Since 2012, the U.S. Department of Justice has collected $87 million from those who took out student loans and then defaulted.

Most of that money — $63 million, or 72 percent of the total — was recovered after federal authorities hired private debt-collection law firms nationwide, according to data Justice Department officials provided to WHYY.

The new numbers follow a WHYY investigation that found federal authorities are increasingly taking borrowers to court in the Philadelphia area after hiring a law firm (KML Law Group) that specializes in foreclosures to aggressively pursue those with unpaid student-loan debt. It is a controversial partnership that the feds are deploying in more than a dozen districts around the country that has drawn criticism from advocates for the debtors.  

Rohit Chopra, senior fellow at the Consumer Federation of America, said $87 million may sound like a whopping sum, but it is less than 1 percent of the $137 billion in student loans that remain unpaid or are at least nine months past due. 

"The tidal wave of defaults is creating a big opportunity for those to profit off that pain. And the debt collection industry certainty looks at the student-loan market as a big growth opportunity," said Chopra.

 

The government has the administrative power to collect federal student-loan debt without ever going to court. Every year, thousands of borrowers have their wages garnished, their tax refunds remitted and other government benefits diverted to unpaid student-loan debts.

But federal figures show that these administrative methods account for just about a third of what the government recovers every year from borrowers. Since 2012, diverting borrowers' tax returns and other methods resulted in a $24.8 million payment on defaulted student loan debt.

The remaining amount was collected from borrowers after the U.S. hired private debt-collection law firms, who over the past five years, filed suits to win judgments or payments to the federal government. It is the result of thousands of lawsuits against mostly low-income people who have fallen behind on student-loan payments.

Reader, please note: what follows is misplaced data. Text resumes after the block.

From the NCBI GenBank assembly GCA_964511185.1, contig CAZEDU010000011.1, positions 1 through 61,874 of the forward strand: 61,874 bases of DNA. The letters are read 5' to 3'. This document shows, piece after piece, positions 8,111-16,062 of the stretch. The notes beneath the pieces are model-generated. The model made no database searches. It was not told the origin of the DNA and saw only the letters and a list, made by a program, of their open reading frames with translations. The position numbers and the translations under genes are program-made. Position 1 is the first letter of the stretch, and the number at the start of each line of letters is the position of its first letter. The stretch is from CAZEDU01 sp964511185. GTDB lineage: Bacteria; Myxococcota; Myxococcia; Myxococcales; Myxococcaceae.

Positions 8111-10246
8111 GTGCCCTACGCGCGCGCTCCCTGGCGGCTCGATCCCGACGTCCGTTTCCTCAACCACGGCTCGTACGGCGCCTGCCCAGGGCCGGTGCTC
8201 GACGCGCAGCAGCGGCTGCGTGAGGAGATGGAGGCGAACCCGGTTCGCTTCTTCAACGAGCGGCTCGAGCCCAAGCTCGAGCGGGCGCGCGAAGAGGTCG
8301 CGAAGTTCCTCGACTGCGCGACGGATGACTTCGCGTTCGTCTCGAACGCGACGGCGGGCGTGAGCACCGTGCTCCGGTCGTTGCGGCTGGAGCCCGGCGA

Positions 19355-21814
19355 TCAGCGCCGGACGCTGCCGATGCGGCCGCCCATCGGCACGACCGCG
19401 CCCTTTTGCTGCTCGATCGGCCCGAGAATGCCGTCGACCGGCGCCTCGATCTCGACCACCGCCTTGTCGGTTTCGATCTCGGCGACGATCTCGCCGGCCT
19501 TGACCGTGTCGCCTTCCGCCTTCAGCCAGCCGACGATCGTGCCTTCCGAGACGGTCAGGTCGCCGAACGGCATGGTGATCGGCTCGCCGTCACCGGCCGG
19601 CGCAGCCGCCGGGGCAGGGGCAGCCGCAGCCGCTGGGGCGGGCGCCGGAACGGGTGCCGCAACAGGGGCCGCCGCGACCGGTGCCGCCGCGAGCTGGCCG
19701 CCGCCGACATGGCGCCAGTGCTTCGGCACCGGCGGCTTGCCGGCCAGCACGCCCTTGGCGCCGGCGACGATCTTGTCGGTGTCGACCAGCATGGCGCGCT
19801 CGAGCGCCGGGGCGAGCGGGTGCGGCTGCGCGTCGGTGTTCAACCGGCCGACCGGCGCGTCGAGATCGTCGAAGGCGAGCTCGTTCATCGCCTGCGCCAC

"It probably costs more for the government to use these attorneys, rather than work with borrowers to get them in a payment plan that they can afford," said Chopra, a former Department of Education official and student loan expert. 

In the past year, at least 131 borrowers in the Philadelphia area have been taken to federal district court by the firm KML Law Group on behalf of the federal government, court records show. 

North Philadelphia resident Emmitt Piedra, 65, is the latest to find himself a defendant in one of these cases.

In 1989, according to the suit, Piedra took out a loan for $2,625 from the Department of Education. Since then, the interest has more than the doubled what he owes — to $7,020.21.

The suit says that $250 has been credited to the loan, money the government recovered after diverting his federal tax refunds.

If Piedra does not respond to the suit, a judge will enter a default judgment against his home, and it is within the government's power then to force a sale on his house to recover the debt that is owed to the Department of Education.

Piedra never returned a call seeking comment. 

In response to critics of the strategy of hiring private lawyers to target decades-old student loan debt, federal officials have said that debt collection has always been one of its priorities, saying that hiring private counsel advances that goal within the letter of the law.